When your students read, view, and listen to multiple sources on a topic or issue, do they tackle each source in a silo? Martha Polley and Sunday Cummins share Martha’s dive into helping students think across history sources, synthesizing to deepen their understanding.
Tagged: American Revolution
Laurie Lichtenstein can’t let the school year end without thanking Lin Miranda’s Alexander Hamilton for his profound effect on her 7th grade American history class. Her open letter to the Founding Father shares her students’ new excitement for history’s unfolding drama.
As her fourth graders study the lead-up to the American Revolution, Mary Tarashuk finds echoes in today’s confrontation over free speech pitting test makers against teachers and students who question the validity of test elements. Free history resources included.
“I’m just like my country, I’m young scrappy and hungry, and I’m not throwing away my shot,” sings Alexander Hamilton in the Broadway show on his part in American history. Jody Passanisi & Shara Peters are enthusiastically sharing “Hamilton” with their 8th graders.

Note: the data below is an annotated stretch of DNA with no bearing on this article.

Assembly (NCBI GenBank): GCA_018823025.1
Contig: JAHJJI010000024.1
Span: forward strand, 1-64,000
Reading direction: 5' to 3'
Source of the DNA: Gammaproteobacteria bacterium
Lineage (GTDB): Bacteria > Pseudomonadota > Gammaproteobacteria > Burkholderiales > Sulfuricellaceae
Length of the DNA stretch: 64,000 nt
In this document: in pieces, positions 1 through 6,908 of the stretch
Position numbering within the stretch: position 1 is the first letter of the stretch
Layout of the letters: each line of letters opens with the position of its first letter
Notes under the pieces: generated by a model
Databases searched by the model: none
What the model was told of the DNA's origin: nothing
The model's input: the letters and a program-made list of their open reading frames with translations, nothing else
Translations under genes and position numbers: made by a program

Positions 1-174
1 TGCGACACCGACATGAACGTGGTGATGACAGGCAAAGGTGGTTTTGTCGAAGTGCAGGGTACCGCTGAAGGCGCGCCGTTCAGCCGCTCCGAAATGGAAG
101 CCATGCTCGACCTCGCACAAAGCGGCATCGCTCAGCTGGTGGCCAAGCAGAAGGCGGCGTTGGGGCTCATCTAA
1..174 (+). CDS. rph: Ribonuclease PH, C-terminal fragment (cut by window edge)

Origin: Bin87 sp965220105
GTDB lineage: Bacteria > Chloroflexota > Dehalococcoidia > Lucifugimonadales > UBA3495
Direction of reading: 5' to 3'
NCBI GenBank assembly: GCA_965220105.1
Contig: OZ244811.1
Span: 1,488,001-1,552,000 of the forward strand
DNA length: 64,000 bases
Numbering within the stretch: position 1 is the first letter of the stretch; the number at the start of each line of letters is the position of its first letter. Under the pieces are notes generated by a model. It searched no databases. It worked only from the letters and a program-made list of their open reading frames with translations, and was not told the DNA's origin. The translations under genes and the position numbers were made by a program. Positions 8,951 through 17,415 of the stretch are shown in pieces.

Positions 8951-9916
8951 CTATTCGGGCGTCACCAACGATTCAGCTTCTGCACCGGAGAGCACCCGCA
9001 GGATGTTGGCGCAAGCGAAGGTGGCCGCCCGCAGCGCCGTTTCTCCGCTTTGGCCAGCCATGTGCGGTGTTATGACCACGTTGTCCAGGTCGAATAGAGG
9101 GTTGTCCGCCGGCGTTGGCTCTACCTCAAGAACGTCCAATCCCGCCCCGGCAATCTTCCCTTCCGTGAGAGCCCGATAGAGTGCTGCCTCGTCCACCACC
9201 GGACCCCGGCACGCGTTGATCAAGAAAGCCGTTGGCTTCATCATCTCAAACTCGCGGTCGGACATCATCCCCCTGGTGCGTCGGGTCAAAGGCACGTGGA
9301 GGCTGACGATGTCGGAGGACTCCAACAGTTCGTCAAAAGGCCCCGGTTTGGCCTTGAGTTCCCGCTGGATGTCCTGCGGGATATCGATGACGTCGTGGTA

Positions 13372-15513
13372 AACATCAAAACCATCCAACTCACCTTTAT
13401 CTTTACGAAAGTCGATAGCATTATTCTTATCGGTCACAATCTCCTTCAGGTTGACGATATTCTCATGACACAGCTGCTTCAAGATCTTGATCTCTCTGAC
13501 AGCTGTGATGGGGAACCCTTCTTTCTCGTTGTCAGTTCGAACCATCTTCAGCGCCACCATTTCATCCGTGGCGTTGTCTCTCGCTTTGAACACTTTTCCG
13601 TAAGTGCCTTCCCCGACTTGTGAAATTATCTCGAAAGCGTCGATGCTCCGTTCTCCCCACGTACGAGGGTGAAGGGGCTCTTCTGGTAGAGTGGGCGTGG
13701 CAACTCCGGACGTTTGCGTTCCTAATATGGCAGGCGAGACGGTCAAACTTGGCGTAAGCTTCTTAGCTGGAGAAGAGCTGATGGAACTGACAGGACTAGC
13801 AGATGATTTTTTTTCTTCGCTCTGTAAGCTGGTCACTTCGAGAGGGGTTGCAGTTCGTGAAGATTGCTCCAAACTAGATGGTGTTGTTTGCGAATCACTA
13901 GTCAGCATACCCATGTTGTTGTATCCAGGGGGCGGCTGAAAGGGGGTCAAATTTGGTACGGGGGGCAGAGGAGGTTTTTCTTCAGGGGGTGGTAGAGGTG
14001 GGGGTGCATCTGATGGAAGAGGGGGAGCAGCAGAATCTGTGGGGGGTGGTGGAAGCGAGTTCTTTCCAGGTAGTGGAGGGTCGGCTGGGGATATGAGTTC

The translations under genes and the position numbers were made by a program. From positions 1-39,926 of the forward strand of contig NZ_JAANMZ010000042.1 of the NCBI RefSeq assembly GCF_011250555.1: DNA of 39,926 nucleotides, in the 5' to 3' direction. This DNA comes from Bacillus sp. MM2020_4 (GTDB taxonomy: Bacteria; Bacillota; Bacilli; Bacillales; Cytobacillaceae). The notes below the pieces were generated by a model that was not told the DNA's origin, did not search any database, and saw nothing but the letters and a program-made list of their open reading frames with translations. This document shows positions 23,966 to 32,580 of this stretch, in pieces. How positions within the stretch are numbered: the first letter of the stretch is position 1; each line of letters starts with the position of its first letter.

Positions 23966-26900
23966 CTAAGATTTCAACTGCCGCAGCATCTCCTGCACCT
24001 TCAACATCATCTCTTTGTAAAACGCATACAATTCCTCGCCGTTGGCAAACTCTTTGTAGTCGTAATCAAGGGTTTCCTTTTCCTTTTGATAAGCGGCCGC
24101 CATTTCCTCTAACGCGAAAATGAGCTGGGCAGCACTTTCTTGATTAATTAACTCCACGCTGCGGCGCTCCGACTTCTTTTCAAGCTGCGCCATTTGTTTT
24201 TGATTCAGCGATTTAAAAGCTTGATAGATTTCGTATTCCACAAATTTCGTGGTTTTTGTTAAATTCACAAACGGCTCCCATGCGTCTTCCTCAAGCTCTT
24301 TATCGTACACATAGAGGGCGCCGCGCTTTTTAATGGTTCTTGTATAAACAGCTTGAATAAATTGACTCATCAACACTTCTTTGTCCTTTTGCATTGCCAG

If you need content-rich short nonfiction texts to support social studies lessons, this spiral bound book is for you. “The American Revolution and Constitution” also provides online access to a ‘trove’ of lesson-ready images and resources, says reviewer Linda Biondi.
The new series Engaging With History in the Classroom can build historical thinking & help meet standards, say Jody & Shara. Lessons, primary sources & discussion groups bring the American Revolution, Civil War, Post Reconstruction & Civil Rights Era to life.
When student teams create skits to gain perspective on different aspects of the same historical event, they may begin to grasp complexity of history. Sometimes they leap to fresh insights, as they did during a Revolutionary battle in Jody Passanisi’s classroom.
Our bloggers share a unit that helps students understand the American Revolution from the perspective of characters who had to choose sides.